Daily Archives: March 17, 2015

VOCs in Consumer Products: Time to Abandon Using the Word “Green” as an Adjective

This study has received  much press coverage recently. It confirms my believe that “green” is just marketing term. Time to abandon using the word “green” as an adjective. Eschew obfuscation.

Anne Steinemann. Volatile emissions from common consumer products. Air Qual Atmos Health DOI 10.1007/s11869-015-0327-6

Consumer products emit a range of volatile organic compounds (VOCs) that can affect air quality and health. Risk reduction is hindered because of lack of information about specific product emissions. This study investigates and compares VOCs emitted from 37 common products (air fresheners, laundry products, cleaners, and personal care products), including those with certifications and claims of green and organic. It extends a prior study of 25 consumer products by adding 12 more products, including fragrance-free versions of fragranced products, representing the first such comparison in the scientific literature. This study found 156 different VOCs emitted from the 37 products, with an average of 15 VOCs per product. Of these 156 VOCs, 42 VOCs are classified as toxic or hazardous under US federal laws, and each product emitted at least one of these chemicals. Emissions of carcinogenic hazardous air pollutants (HAPs) from green fragranced products were not significantly different from regular fragranced products. The most common chemicals in fragranced products were terpenes, which were not in fragrance-free versions. Of the volatile ingredients emitted, fewer than 3 % were disclosed on any product label or material safety data sheet (MSDS). Because health effects depend on many factors, not only individual ingredients, this study makes no claims regarding possible risks. However, knowledge of product composition can be an important step to understand, assess, and reduce potential exposures and effects.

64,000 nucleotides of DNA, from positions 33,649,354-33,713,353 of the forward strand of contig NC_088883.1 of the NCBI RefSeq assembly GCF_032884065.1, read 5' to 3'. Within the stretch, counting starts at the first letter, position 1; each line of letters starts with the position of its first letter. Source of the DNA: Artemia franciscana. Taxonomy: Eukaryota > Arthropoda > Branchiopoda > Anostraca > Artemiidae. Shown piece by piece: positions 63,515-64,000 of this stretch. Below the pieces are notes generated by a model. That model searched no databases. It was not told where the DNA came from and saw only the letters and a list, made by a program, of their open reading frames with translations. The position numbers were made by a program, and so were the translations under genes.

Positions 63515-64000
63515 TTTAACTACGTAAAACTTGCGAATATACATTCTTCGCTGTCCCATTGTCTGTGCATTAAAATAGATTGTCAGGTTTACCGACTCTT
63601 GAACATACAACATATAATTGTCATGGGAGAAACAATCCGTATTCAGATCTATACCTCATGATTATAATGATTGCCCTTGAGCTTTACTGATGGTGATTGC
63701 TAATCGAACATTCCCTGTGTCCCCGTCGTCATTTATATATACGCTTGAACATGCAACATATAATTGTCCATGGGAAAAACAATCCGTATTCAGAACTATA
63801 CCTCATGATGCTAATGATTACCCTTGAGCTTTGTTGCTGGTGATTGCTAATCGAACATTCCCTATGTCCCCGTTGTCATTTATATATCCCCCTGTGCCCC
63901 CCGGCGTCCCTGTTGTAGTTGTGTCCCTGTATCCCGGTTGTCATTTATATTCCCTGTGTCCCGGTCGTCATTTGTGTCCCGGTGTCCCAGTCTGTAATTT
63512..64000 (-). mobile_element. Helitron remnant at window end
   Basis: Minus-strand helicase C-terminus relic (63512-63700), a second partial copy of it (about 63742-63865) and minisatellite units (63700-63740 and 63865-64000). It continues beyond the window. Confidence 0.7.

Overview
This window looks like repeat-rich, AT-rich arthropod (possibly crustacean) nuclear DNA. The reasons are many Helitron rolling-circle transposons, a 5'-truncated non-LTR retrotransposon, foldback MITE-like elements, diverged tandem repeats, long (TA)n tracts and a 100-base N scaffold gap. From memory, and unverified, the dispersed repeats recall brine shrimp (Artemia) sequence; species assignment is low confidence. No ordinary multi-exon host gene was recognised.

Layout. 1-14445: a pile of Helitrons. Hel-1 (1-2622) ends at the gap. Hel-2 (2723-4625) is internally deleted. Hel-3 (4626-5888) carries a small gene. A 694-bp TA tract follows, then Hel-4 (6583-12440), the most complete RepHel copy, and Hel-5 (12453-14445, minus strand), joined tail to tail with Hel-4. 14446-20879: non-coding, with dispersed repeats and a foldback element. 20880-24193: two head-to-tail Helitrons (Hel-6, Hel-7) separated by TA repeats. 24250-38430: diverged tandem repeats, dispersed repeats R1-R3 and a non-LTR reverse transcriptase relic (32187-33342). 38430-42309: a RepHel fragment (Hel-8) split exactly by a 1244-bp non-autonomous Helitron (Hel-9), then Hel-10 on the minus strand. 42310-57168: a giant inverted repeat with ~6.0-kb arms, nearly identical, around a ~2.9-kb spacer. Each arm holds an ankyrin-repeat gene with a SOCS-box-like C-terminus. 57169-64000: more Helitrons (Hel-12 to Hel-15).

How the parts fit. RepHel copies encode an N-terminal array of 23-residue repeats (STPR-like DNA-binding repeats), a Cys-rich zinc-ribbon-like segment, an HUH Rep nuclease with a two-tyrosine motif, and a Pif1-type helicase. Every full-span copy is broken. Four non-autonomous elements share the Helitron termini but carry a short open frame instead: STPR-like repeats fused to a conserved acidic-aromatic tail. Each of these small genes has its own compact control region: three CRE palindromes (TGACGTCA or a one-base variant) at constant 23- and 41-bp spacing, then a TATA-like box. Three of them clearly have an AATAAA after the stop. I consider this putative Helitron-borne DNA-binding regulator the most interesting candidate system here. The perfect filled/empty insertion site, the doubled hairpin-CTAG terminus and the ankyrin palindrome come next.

Click here for full paper (Open Access).


Mrs. Hillary Clinton Deleted Files to Avoid FOIA

Perhaps having a personal server is technically allowed because it is not prohibited. But it represents the underlying attitude of Washington DC politics (and the Obama Administration) to “do whatever it wants until someone stops them”. 

However, deletion emails and files to avoid FOIA is a different matter. As a federal employee (and so called public servant) Mrs. Clinton is accountable to the public. FOIA is only means of public accountability. It’s the act of deleting files to avoid public accountability (congressional or otherwise) that is the crux of the problem no matter how trivial Mrs. Clinton believes those files are.  

“Technically, is she correct when she says I’m allowed? Yes, she wasn’t prohibited from doing it,” noted Blanton. “But every piece of language from the Foreign Affairs Manual, to the Code of Federal Regulations, to the [Federal Records] statute itself, says you shouldn’t,” Blanton continued. “It’s discouraged.” here for more

Oxypurinol as a Wastewater Contamination Marker

Funke J, Prasse C, Lütke Eversloh C, Ternes TA. Oxypurinol – A novel marker for wastewater contamination of the aquatic environment. Water Research 2015 Feb 18;74C:257-265. doi: 10.1016/j.watres.2015.02.007. 

The anti-gout agent allopurinol is one of the most prescribed pharmaceuticals in Germany and is widely metabolized into oxypurinol (80%) as well as the corresponding riboside conjugates (10%) within the human body. To investigate the occurrence of allopurinol and oxypurinol in the urban water cycle an analytical method was developed based on solid phase extraction (SPE) and subsequent liquid chromatography electrospray-ionization tandem mass spectrometry (LC-MS/MS). In raw wastewater concentration levels of oxypurinol ranged up to 26.6 μg L-1, whereas allopurinol was not detected at all. In wastewater treatment plant (WWTP) effluents, concentrations of allopurinol were <LOQ, whereas oxypurinol concentrations ranged from 2.3 μg L-1 to 21.7 μg L-1. Elevated concentrations of oxypurinol in biologically treated wastewater originate from the transformation of allopurinol as well as the cleavage of allopurinol-9-riboside, which was confirmed by laboratory experiments with activated sludge taken from a municipal WWTP. Further tracking of oxypurinol in the urban water cycle revealed its presence in rivers and streams (up to 22.6 μg L-1), groundwater (up to 0.38 μg L-1) as well as in finished drinking water (up to 0.30 μg L-1). Due to the high biological stability and the almost ubiquitous presence in the urban water cycle at elevated concentrations, oxypurinol might be used as marker for domestic wastewater in the environment. This was confirmed by correlation analysis to other wastewater markers with strong correlations of the concentrations of oxypurinol and carbamazepine (r2 = 0.89) as well as of oxypurinol and primidone (r2 = 0.82).

Paper is here (fee).